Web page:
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9 things to know about the character behind mega-popular animated film Nezha

A giant meatball? Lotus roots for limbs? The hotheaded character has more to his story than what the mega-successful film reveals

Images: courtesy Coco Cartoon via IMDB
With no signs of slowing down, animated film Nezha has been China's biggest box office hit of the summer – it's projected to rake in more than 600 million USD, reports Variety. But before Nezha became one of the highest-grossing animated films, its protagonist was a prominent figure in ancient Chinese mythology known for his dark past and eventual heroic sacrifice to save his parents. Here are nine things to know about the young deity.

1. The beginning

According to the classic Taoist novel The Investiture of the Gods, Nezha was supposed to be a reincarnation of God.

2. Family problems

As the original myth goes, Nezha was born into a mortal family during the Shang Dynasty. His mother was named Lady Yin, and his father was the general Li Jing, who was also known as the 'pagoda-wielding heavenly king'. Nezha and his father did not get along, to say the least. But can you blame the boy? Those are some massive shoes to fill.

3. A long wait...

Nezha's mother was pregnant with him for three and a half years. Someone give this woman a medal for 'The Most Patient Person in the World'.


4. Tragedy strikes

In the original tale, Nezha kills Ao Bing, the dragon king's son, who is his friend in the movie. In some versions, Nezha does it by accident while the two are roughhousing, but in others, it is a purposeful act of cruelty.

5. Come again?

According to the legend, Nezha sacrifices himself to save his parents and people from the dragon king's wrath after Ao Bing's death. Nezha is later reincarnated by his mentor, who uses lotus roots to reconstruct his body. So while this version of Nezha may appear human, he is in fact a three-headed, six-armed deity, or 'a personified lotus, a body without a spirit, one that's free from all pain and suffering'. It's also why the lotus later becomes a symbol of Nezha's power.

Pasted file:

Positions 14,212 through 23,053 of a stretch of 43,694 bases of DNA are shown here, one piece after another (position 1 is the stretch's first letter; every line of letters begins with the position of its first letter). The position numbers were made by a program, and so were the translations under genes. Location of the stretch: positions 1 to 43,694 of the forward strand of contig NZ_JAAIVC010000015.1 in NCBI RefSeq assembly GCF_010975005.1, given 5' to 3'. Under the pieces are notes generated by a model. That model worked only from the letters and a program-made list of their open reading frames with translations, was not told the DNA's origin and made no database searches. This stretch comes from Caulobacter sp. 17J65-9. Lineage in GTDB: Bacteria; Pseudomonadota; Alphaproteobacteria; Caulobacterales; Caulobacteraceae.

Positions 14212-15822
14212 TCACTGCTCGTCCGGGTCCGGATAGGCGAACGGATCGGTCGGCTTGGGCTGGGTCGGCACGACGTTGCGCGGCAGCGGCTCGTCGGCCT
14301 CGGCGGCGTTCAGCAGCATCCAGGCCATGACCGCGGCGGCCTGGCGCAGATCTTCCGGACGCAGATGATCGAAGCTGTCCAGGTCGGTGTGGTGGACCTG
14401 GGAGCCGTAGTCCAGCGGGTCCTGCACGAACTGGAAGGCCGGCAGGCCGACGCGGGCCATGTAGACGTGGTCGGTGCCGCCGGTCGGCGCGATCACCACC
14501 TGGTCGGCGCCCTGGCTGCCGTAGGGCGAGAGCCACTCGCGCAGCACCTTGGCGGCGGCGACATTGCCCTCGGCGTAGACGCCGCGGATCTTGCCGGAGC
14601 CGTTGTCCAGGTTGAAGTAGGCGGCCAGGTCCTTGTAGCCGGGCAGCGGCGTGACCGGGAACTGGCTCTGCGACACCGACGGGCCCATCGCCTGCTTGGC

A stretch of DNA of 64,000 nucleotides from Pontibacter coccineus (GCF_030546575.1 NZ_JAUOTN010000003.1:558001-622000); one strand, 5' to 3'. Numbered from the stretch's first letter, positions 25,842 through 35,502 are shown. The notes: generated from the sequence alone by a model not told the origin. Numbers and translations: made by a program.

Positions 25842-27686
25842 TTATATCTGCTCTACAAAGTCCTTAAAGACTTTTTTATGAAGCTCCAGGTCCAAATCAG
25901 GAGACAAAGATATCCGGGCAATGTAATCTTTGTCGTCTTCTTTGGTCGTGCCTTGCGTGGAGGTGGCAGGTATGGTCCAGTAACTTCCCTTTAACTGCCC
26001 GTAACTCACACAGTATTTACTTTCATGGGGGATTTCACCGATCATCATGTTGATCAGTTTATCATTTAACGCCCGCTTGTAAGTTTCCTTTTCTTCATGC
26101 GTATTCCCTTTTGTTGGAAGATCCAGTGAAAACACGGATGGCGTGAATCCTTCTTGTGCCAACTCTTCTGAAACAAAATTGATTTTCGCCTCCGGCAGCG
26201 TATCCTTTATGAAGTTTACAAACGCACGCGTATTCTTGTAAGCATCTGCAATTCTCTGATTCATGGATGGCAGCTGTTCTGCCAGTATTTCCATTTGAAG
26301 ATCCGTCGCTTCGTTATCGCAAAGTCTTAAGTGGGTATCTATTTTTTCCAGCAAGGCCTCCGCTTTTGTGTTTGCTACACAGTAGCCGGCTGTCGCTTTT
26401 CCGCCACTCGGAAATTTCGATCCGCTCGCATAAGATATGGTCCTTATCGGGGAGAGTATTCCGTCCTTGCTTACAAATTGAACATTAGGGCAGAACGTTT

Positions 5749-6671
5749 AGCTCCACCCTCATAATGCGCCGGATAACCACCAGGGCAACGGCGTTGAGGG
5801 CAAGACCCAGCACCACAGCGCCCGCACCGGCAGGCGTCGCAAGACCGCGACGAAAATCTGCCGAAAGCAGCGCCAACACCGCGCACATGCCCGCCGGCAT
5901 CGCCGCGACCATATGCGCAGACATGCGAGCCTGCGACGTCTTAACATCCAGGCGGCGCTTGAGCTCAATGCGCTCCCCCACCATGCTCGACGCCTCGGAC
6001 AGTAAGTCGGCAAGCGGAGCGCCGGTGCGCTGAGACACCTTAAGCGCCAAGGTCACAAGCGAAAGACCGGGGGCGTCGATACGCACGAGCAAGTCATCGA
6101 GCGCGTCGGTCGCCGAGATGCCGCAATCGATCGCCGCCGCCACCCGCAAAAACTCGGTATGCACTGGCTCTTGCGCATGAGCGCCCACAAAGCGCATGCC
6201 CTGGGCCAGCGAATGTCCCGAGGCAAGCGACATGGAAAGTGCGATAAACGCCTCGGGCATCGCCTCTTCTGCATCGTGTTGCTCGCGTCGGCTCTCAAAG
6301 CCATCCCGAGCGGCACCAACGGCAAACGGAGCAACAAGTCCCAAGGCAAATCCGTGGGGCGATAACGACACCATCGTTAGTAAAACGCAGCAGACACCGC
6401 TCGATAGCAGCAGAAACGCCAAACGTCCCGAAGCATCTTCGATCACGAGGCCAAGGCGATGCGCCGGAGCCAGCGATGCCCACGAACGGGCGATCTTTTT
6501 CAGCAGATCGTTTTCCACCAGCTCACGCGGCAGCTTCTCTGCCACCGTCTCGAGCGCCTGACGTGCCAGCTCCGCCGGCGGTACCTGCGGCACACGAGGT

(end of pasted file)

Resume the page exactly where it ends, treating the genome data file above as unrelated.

6. Making waves

The film has grossed over 3.55 billion RMB (503 million USD) so far, officially becoming the fifth-highest grossing movie in China. It is by far the highest-grossing animated film to hit Chinese cinemas, surpassing big overseas names such as The Lion King, Zootopia and Pixar's Coco.


7. An even longer wait...

The film took a total of five years, over 20 Chinese special effects studios and 1,600 animators to make. One scene, in particular, took nearly two months to complete.

8. Uh... what?

In the original tale, Nezha's mother actually gave birth to a big round meatball (just let that mental image simmer behind your eyelids for a minute). Her husband, thinking it was some demonic presence, slashed it open with his sword, but instead of slaying whatever evil lay within, out jumped Nezha, a fully-grown, energetic child with superhuman strength. Now there's a story to tell at the dinner table.

9. His legacy

Due to his hotheaded behaviour, Nezha is often considered an allegorical figure for societal misfits, anti-authority narratives and rebellious youth, making him popular among young people. In addition, because of the fiery wheels he wears on his feet, he's also a symbol of protection among professional drivers. They'll sometimes place a small Nezha statue on their dashboard, hoping it will watch over them and prevent road accidents.

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